“Be bold”: Trade union leaders issue challenge to Labour leadership

Elliot Chappell

Trade union leaders have issued a challenge to Labour by telling the party to “be bold and embrace” its 2017 and 2019 manifesto policies, advocate for a pay rise for key workers and be “much more vocal” on Covid support for workers.

In an online event at Labour’s ‘Connected‘ conference this afternoon, general secretaries Len McCluskey and Dave Ward joined a panel discussion on the future of work with shadow cabinet members Jonathan Reynolds and Andy McDonald.

CWU leader Ward called on Labour to “wade in behind” a pay rise for key workers, saying: “We’ve changed the mindset of the nation about who the key workers really are – now we’ve got to get down to the nitty-gritty… and raise their pay.”

Dave Ward urged Labour to be “much more vocal” on setting out what it would do to support workers when the furlough scheme comes to an end, and described this as a “great campaigning tool” for the party.

Concluding his comments at the meeting this afternoon, the general secretary set out three things for Labour to do. His first was to “get behind the [post-furlough] scheme, set it out clearly, that’s going to prevent mass unemployment when the furlough scheme ends”.

Shadow Chancellor Anneliese Dodds this morning delivered her keynote address to Labour’s online conference, in which she outlined a ‘job recovery scheme’ that would subsidise wages for part-time work for “key sectors”.

This would be similar to the German ‘Kurzarbeit‘ programme, whereby employers can reduce workers’ hours without laying them off with the state providing income replacement of up to 60%.

Ward’s second demand was for Labour to advocate a “complete revaluation of pay and reward amongst key workers” based on the needs of society rather than on the demands of the labour market.

His third call was for Labour to “set out the vision for a new labour market” and “for a new democratic economy based on our principles, our values of equality, universalism and collectivism”.

Shadow Employment Rights Secretary McDonald said he was happy to take up this challenge, adding: “It’s imperative that we remember who we are and why we exist, which is to speak up for working people. That’s why we came into being.”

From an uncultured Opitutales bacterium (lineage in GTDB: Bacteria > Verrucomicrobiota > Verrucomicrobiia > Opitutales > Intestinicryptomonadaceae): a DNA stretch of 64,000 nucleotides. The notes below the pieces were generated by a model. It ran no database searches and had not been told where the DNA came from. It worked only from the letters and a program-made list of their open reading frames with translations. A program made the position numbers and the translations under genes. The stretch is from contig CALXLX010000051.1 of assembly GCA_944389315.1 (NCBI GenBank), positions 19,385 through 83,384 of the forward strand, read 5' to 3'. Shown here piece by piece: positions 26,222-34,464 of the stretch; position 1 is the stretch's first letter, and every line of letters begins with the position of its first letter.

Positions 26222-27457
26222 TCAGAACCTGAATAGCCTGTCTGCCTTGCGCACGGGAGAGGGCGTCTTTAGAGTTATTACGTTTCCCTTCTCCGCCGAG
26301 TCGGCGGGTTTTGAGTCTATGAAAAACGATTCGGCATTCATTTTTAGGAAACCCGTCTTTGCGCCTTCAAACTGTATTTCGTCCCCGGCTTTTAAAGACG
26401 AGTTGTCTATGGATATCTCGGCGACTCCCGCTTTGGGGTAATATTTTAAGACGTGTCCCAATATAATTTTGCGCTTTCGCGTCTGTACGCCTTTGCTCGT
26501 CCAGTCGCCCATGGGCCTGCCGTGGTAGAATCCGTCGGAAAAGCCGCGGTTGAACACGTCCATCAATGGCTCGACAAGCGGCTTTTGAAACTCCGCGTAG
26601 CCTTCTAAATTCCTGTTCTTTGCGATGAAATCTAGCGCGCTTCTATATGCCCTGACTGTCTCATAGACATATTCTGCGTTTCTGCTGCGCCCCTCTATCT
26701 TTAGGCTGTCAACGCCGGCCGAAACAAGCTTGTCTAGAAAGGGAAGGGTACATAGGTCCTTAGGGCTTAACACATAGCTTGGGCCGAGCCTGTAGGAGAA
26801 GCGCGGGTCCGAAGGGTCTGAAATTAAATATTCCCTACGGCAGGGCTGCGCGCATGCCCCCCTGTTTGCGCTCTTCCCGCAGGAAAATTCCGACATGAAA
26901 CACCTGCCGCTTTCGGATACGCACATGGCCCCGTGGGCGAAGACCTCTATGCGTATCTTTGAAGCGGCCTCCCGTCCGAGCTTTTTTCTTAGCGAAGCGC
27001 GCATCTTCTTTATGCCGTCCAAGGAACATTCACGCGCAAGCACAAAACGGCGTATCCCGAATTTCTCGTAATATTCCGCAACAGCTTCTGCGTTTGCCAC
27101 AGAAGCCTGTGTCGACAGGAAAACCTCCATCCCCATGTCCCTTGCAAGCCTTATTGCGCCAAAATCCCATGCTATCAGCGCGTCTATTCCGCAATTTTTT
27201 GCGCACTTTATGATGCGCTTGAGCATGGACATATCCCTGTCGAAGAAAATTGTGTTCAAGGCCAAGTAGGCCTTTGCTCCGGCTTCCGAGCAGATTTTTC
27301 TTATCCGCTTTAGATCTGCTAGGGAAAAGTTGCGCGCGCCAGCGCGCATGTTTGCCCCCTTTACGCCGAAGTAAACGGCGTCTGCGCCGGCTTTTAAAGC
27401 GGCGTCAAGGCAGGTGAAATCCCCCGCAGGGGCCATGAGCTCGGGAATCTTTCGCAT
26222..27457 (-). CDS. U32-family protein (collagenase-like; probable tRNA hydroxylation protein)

Unite’s McCluskey discussed the low uptake of apprenticeships during Covid. He said: “This year, apprenticeships are down 76% despite the fact that there’s a £3bn apprenticeship levy and fund that nobody knows how to get hold of.”

He commented on the role that zero-hours contracts should play in the UK economy, declaring: “Is there a place? No, there isn’t. Zero-hours are the scourge of our economy and we should do away with them.”

He added: “This is effectively a war we’re in. This Prime Minister of ours… sees himself as a bit of a Churchillian figure. I would say this to everybody: Churchill won the war but it was Clement Attlee who won the election.

“Because he had a vision of how to give people a better life. I would say to all our Labour leadership, be bold and embrace all those policies that we’ve shown in 2017 and 2019 were popular… That’s the way to win our ‘Red Wall’ back.

“And the quicker the election comes in three and a half years, if we follow that path, then I’m sure that we will have a Labour government that can deal with all of the exciting prospects that we’ve spoken about today and push all of the evils within our economy into the dustbin of history.”

The panel discussed a transition to a green economy, with McDonald telling attendees that “every job must be a green job” and Shadow Work and Pensions Secretary echoing Dodds’ call yesterday for a broader view on green employment.

Also present at the meeting chaired by The New Statesman‘s Ailbhe Rea were GMB legal director Susan Harris, as well as director of the Women’s Budget Group Mary-Ann Stephenson.

Stephenson highlighted recent research by her organisation that showed investing in the care sector could create 2.7 times as many jobs as construction, as well as being greener and producing 30% less greenhouse gas emissions.

The Shadow Chancellor yesterday called for a “broader perspective on our environment and what needs to be valued”, and said that creating green employment is “not just about high-technology jobs in renewable energy”.

Dodds went on to set out a three-step economic plan for Labour in her speech to conference today, with an alternative to the Tories’ management of the economy that she argued will “recover jobs, retrain workers and rebuild business”.

The meeting this afternoon formed part of Labour’s online conference. The usual conference was cancelled this year due to Covid. The virtual replacement is running events for Labour members over the next few days through to September 22nd.

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